Quantitative proteomics in Friedreich's ataxia B-lymphocytes: A valuable approach to decipher the biochemical events responsible for pathogenesis

Quantitative proteomics in Friedreich's ataxia B-lymphocytes: A valuable approach to decipher the... Friedreich's ataxia (FRDA) represents the most frequent type of autosomal-recessively inherited ataxia and is caused by the deficiency of frataxin, a mitochondrial protein. It is known that frataxin-deficiency leads to alterations in cellular and mitochondrial iron metabolism and impacts in the cell physiology at several levels. Frataxin is thought to play a role in iron–sulfur cluster biogenesis and heme synthesis. Currently, cellular antioxidant defense is dysregulated when frataxin is deficient, which exacerbates oxidative damage in FRDA. Moreover, alterations in lipid metabolism have been observed in several models of the disease.To better understand the biochemical sequelae of frataxin reduction, global protein expression analysis was performed using quantitative proteomic experiments in Friedreich's ataxia patient-derived B-lymphocytes as compared to controls. We were able to confirm a subset of changes in these cells and importantly, we observed previously unreported signatures of protein expression. Among the novel protein signatures that we have identified, the decrease in CHCHD4 might partly explain some aspects of the molecular pathogenesis of FRDA.The identification of a core set of proteins changing in the FRDA pathogenesis is a useful tool in trying to decipher the function(s) of frataxin in order to clarify the mitochondrial metabolic disease process. http://www.deepdyve.com/assets/images/DeepDyve-Logo-lg.png Biochimica et Biophysica Acta (BBA) - Molecular Basis of Disease Elsevier

Quantitative proteomics in Friedreich's ataxia B-lymphocytes: A valuable approach to decipher the biochemical events responsible for pathogenesis

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Publisher
Elsevier
Copyright
Copyright © 2018 Elsevier B.V.
ISSN
0925-4439
D.O.I.
10.1016/j.bbadis.2018.01.010
Publisher site
See Article on Publisher Site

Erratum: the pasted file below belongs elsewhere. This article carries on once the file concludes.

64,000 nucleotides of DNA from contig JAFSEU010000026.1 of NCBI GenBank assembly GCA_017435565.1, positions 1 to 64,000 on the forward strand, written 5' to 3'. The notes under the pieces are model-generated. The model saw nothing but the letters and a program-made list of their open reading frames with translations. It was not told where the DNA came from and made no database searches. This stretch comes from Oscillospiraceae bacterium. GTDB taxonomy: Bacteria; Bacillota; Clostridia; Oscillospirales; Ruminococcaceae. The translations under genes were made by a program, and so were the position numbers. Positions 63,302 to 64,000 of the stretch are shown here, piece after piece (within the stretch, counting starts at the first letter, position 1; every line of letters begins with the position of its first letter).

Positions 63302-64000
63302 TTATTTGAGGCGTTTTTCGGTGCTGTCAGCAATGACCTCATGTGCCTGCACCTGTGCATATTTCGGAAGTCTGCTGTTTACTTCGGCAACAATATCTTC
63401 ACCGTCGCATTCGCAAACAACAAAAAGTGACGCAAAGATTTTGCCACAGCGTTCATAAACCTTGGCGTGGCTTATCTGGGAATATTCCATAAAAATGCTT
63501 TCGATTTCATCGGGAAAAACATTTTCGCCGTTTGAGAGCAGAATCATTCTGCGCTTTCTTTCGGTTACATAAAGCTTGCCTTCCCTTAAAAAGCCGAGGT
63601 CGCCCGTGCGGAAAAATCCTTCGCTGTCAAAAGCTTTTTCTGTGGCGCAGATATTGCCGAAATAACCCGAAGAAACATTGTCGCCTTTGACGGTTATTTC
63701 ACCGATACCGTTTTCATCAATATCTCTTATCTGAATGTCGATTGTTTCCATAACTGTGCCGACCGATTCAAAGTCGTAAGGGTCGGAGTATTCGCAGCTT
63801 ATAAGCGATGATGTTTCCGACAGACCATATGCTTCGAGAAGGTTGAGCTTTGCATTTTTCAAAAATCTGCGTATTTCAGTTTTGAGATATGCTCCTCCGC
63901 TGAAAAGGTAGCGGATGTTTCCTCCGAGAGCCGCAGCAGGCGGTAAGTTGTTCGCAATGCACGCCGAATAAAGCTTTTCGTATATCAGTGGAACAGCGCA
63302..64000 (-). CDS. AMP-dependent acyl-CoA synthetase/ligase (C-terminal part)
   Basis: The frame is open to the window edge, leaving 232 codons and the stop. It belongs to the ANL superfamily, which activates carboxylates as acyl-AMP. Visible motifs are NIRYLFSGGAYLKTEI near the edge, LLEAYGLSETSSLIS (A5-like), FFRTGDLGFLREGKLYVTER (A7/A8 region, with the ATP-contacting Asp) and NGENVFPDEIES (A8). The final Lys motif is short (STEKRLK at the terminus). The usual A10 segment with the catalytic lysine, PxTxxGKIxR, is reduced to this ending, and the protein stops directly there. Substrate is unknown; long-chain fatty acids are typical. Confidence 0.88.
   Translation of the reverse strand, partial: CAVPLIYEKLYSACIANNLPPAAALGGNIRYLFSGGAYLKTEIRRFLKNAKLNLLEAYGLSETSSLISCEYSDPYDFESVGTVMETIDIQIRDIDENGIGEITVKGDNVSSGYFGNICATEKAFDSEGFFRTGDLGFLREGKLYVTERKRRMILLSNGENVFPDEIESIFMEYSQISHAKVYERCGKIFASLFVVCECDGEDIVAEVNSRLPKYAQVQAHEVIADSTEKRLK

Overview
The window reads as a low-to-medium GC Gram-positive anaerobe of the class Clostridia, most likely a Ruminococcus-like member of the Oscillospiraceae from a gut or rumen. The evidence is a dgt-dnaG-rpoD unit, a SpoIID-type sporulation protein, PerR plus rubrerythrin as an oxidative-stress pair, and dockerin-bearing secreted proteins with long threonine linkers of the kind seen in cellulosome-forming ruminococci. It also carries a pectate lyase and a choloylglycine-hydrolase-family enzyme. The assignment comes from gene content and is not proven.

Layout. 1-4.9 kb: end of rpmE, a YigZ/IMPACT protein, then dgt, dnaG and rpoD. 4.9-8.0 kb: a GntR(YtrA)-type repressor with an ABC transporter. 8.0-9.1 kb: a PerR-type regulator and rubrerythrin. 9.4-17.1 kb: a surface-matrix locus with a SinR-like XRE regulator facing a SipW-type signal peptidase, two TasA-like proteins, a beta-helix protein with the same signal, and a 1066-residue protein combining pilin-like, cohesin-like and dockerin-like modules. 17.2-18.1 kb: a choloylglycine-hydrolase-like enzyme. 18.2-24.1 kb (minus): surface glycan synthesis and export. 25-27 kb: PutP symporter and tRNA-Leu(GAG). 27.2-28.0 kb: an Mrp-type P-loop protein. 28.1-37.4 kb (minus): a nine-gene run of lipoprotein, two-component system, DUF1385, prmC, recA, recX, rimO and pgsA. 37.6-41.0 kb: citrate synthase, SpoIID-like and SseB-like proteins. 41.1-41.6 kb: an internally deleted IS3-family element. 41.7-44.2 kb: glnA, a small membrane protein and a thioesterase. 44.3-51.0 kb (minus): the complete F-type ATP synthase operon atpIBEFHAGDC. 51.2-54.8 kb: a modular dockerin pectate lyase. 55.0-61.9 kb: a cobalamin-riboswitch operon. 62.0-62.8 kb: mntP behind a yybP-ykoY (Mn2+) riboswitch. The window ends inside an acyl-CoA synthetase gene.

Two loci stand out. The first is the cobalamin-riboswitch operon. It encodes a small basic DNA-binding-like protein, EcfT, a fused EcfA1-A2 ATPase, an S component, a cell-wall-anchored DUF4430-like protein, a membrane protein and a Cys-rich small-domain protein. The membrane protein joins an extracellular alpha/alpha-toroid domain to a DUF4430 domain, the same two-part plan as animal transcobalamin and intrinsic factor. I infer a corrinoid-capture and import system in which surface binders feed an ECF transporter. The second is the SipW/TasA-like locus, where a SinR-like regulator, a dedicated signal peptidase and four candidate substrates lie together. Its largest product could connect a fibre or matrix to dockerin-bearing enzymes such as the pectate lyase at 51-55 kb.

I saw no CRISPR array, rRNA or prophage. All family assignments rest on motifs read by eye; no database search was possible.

Abstract

Friedreich's ataxia (FRDA) represents the most frequent type of autosomal-recessively inherited ataxia and is caused by the deficiency of frataxin, a mitochondrial protein. It is known that frataxin-deficiency leads to alterations in cellular and mitochondrial iron metabolism and impacts in the cell physiology at several levels. Frataxin is thought to play a role in iron–sulfur cluster biogenesis and heme synthesis. Currently, cellular antioxidant defense is dysregulated when frataxin is deficient, which exacerbates oxidative damage in FRDA. Moreover, alterations in lipid metabolism have been observed in several models of the disease.To better understand the biochemical sequelae of frataxin reduction, global protein expression analysis was performed using quantitative proteomic experiments in Friedreich's ataxia patient-derived B-lymphocytes as compared to controls. We were able to confirm a subset of changes in these cells and importantly, we observed previously unreported signatures of protein expression. Among the novel protein signatures that we have identified, the decrease in CHCHD4 might partly explain some aspects of the molecular pathogenesis of FRDA.The identification of a core set of proteins changing in the FRDA pathogenesis is a useful tool in trying to decipher the function(s) of frataxin in order to clarify the mitochondrial metabolic disease process.

Journal

Biochimica et Biophysica Acta (BBA) - Molecular Basis of DiseaseElsevier

Published: Apr 1, 2018

References

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